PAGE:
A vitamin is an organic compound and a vital nutrient that an organism requires in limited amounts. An organic chemical compound (or related set of compounds) is called a vitamin when the organism cannot synthesize the compound in sufficient quantities, and it must be obtained through the diet; thus, the term “vitamin” is conditional upon the circumstances and the particular organism.

Fat-soluble vitamins are probably the most common vitamins for some people. Unlike water-soluble vitamins, they remain stored in the fat deposits of a body for long periods of time and may accumulate to overdose levels. Note that the only vitamin humans can make is Vitamin D. Vitamin D is made when cholesterol is acted upon by enzymes and sunlight. It should also be noted that the fat-soluble Vitamin K is produced in small quantities in the human intestine by the action of mutually beneficial intestinal bacteria.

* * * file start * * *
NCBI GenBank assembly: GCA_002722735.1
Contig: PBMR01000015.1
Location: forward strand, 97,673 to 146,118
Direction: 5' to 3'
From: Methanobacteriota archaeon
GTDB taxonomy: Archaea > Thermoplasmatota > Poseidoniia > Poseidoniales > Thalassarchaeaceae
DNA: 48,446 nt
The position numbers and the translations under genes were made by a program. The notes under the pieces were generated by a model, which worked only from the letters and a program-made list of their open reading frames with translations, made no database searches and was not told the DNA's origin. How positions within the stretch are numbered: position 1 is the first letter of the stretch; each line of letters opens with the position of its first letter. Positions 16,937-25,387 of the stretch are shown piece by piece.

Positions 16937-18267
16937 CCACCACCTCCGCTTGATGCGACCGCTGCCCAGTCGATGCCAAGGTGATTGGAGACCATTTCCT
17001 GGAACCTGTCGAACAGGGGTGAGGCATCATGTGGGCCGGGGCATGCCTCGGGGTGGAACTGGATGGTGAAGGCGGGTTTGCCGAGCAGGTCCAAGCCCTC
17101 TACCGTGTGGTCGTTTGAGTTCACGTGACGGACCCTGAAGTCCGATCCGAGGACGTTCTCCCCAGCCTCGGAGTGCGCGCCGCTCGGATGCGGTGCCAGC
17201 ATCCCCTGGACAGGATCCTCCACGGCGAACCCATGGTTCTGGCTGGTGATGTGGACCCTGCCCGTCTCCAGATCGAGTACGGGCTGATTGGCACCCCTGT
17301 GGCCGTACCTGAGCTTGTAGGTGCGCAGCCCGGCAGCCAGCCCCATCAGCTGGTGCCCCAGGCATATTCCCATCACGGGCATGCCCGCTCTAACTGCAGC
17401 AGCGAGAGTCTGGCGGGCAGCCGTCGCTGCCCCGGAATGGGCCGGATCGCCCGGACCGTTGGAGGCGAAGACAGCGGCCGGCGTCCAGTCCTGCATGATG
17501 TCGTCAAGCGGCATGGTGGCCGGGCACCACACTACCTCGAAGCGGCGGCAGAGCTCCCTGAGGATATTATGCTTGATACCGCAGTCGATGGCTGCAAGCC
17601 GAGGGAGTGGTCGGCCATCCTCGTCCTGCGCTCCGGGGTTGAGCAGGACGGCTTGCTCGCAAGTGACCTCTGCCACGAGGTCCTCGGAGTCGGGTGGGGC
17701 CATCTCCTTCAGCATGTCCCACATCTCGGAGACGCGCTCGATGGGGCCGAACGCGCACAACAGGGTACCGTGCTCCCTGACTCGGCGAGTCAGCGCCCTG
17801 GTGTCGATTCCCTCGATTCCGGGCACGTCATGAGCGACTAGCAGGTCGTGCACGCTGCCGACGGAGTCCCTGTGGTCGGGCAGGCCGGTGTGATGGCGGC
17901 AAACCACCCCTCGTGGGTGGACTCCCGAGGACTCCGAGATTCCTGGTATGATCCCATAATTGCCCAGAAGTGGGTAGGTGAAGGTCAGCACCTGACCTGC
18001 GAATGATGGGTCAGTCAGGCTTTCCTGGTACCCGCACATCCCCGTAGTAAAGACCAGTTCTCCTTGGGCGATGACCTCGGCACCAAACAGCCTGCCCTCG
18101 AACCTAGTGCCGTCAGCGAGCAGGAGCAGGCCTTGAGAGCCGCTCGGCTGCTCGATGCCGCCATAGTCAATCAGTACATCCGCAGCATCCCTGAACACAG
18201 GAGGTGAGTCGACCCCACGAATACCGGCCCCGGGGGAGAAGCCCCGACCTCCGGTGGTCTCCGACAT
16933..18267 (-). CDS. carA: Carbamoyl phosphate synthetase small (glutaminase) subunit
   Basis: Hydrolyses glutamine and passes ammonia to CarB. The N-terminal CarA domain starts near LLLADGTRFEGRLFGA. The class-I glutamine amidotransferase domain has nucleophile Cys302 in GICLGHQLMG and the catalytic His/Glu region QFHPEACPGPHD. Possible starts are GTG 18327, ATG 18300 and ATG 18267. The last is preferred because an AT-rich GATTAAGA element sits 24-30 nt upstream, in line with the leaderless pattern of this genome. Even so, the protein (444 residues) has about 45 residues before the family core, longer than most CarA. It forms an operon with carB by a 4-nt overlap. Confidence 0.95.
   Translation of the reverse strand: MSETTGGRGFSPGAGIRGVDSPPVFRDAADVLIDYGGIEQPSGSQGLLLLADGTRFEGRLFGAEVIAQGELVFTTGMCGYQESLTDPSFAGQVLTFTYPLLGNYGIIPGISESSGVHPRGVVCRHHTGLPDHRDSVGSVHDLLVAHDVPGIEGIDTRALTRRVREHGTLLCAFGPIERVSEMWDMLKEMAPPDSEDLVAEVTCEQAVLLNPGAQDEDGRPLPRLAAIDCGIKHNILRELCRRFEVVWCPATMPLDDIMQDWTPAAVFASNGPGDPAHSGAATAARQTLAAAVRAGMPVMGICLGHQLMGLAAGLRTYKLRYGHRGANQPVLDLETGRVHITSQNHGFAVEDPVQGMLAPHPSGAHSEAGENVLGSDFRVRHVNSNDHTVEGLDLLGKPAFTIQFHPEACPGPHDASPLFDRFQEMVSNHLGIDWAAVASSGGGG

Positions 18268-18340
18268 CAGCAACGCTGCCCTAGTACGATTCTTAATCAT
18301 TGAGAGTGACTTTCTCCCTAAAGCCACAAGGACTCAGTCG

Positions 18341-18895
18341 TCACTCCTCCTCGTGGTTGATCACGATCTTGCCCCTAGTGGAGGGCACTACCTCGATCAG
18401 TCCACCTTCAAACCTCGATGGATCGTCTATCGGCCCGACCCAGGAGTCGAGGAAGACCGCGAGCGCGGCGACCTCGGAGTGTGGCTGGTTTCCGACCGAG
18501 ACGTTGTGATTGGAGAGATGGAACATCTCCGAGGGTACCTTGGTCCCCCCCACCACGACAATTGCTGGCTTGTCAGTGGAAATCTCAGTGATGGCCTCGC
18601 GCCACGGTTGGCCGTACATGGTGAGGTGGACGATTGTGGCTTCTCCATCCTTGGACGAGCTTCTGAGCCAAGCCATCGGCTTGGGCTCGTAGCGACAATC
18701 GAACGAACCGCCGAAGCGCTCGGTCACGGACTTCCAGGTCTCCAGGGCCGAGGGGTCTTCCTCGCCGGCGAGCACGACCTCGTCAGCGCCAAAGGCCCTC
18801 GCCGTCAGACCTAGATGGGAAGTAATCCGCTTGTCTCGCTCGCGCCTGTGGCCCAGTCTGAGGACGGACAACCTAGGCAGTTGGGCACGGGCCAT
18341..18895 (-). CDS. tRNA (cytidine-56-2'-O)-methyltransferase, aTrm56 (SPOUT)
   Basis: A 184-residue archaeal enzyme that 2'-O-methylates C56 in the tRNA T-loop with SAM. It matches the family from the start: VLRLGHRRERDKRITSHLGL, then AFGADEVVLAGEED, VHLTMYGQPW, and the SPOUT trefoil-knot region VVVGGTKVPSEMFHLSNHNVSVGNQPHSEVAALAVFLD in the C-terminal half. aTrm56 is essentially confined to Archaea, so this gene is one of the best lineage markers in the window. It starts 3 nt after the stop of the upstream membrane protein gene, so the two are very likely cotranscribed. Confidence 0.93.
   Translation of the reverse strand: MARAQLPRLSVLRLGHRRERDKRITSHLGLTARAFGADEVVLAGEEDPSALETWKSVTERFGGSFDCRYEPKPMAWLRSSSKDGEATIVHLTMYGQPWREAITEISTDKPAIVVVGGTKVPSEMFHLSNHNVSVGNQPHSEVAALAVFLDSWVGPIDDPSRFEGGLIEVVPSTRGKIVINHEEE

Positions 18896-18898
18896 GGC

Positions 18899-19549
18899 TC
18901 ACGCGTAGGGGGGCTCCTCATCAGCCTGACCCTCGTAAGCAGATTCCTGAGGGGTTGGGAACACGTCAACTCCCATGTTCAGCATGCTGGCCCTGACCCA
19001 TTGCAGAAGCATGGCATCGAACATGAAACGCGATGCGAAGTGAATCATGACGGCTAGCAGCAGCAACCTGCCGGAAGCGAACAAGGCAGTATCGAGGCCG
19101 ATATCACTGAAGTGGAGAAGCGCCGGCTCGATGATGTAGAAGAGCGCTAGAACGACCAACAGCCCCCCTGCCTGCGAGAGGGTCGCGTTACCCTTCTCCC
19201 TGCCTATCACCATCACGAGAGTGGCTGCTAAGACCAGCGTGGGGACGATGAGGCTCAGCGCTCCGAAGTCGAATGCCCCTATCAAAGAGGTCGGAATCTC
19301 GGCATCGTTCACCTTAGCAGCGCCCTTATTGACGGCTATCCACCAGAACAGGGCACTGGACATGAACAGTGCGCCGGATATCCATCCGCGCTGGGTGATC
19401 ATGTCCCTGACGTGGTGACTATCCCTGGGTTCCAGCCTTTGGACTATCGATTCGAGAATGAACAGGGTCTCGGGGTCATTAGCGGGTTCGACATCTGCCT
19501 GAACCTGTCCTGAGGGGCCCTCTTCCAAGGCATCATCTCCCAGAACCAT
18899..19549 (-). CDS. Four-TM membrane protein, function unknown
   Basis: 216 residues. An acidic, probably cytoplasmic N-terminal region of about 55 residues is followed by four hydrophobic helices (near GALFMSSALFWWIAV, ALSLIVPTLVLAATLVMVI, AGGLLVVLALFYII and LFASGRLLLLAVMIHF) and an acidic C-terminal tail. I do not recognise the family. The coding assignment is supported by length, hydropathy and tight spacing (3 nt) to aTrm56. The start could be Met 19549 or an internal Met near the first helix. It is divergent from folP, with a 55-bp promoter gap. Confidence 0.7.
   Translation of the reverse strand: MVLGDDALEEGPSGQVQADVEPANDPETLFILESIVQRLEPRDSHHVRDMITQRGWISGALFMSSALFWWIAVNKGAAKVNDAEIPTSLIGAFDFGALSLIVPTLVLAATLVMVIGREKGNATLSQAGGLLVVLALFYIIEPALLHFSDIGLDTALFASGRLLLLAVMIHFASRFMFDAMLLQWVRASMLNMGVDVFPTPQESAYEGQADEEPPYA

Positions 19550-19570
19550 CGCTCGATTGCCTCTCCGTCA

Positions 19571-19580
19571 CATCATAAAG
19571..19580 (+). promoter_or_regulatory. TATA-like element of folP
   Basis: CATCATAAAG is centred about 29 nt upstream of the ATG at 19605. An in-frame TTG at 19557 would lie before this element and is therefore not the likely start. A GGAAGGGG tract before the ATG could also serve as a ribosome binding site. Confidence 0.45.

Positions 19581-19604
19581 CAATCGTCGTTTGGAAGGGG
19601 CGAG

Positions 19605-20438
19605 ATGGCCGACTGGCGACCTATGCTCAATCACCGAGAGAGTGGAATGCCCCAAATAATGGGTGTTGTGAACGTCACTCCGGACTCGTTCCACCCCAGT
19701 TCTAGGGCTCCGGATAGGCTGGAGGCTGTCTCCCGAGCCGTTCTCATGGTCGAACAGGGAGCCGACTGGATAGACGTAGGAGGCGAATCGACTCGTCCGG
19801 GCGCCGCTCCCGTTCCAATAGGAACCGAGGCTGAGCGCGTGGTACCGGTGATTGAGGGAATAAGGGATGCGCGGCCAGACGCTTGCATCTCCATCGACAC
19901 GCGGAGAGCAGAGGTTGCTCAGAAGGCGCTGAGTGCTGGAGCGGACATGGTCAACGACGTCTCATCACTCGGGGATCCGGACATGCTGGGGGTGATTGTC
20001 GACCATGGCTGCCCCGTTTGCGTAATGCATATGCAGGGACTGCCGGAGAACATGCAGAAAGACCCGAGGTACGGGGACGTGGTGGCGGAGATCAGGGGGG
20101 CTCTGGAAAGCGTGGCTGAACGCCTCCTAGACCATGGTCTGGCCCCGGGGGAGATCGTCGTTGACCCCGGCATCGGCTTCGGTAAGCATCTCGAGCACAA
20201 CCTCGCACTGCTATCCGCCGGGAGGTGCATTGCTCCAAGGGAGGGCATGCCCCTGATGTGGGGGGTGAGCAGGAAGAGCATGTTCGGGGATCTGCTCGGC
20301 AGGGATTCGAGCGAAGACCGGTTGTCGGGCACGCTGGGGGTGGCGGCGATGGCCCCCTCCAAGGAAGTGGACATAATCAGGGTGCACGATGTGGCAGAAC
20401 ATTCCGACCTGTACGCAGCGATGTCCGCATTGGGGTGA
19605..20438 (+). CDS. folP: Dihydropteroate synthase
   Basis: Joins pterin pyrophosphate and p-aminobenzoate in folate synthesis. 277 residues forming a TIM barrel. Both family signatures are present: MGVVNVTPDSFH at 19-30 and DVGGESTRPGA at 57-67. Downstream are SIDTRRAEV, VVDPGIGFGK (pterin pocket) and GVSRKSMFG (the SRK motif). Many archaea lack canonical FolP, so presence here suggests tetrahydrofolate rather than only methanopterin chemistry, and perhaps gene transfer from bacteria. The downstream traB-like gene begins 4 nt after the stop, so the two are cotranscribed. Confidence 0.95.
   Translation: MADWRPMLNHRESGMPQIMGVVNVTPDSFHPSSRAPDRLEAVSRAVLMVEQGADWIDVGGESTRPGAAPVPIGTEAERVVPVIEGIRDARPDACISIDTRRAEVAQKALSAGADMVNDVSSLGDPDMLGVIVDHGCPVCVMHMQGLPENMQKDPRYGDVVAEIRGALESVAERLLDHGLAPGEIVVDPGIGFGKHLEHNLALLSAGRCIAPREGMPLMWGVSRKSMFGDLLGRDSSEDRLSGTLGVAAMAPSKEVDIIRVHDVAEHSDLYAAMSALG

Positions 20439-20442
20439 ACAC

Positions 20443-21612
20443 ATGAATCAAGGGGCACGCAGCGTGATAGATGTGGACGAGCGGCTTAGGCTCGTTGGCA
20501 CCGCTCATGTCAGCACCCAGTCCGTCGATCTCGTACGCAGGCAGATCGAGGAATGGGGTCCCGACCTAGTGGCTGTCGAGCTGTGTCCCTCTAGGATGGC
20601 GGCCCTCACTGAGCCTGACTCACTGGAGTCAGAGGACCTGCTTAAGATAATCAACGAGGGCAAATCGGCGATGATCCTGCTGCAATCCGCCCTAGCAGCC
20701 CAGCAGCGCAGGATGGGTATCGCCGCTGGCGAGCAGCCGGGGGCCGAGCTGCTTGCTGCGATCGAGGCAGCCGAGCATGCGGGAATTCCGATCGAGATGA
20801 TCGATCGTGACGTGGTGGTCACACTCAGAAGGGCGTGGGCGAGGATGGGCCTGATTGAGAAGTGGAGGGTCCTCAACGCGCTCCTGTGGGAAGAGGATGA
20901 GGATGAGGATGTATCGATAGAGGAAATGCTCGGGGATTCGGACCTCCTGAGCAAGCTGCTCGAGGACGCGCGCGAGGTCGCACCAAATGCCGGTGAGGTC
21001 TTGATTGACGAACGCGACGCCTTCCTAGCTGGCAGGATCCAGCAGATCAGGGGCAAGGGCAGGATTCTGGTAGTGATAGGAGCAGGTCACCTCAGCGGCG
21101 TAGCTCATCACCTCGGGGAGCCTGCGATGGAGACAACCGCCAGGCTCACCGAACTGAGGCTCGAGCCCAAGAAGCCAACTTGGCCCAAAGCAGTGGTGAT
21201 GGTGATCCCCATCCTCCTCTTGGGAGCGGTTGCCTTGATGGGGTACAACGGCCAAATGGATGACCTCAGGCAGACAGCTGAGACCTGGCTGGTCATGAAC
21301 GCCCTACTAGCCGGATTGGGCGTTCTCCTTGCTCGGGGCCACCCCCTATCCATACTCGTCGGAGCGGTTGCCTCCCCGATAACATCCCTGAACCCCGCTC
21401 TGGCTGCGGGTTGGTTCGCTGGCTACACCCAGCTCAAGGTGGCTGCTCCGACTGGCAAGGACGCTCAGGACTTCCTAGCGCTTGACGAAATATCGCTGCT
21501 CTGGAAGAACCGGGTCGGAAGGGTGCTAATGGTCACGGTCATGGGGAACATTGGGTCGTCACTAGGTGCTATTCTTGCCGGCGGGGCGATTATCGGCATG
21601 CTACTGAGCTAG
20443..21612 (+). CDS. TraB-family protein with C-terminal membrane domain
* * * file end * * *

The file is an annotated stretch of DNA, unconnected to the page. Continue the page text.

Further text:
Water-soluble vitamins generally function within the cell to help catalyze cellular reactions such as cellular respiration. For your reference, cellular respiration is the process of harvesting energy from the breakdown of food molecules that takes place inside individual cells. Unlike fat-soluble vitamins, excess water-soluble vitamins do not remain stored in the body, but are excreted in urine and feces. Water-soluble vitamins include the eight different types of B complex vitamins and Vitamin C.


Health Benefit
Water-Soluble Vitamins
Vitamin B-1 (Thiamin) Vital for healthy nervous system and nerve transmission

Essential in converting glucose to energy

Disease is beriberi

Symptoms of a deficiency include depression, irritability, attention deficit

Severe deficiency leads to edema,
paralysis, and heart failure

No toxicity has been reported by those taking large doses over prolonged periods of time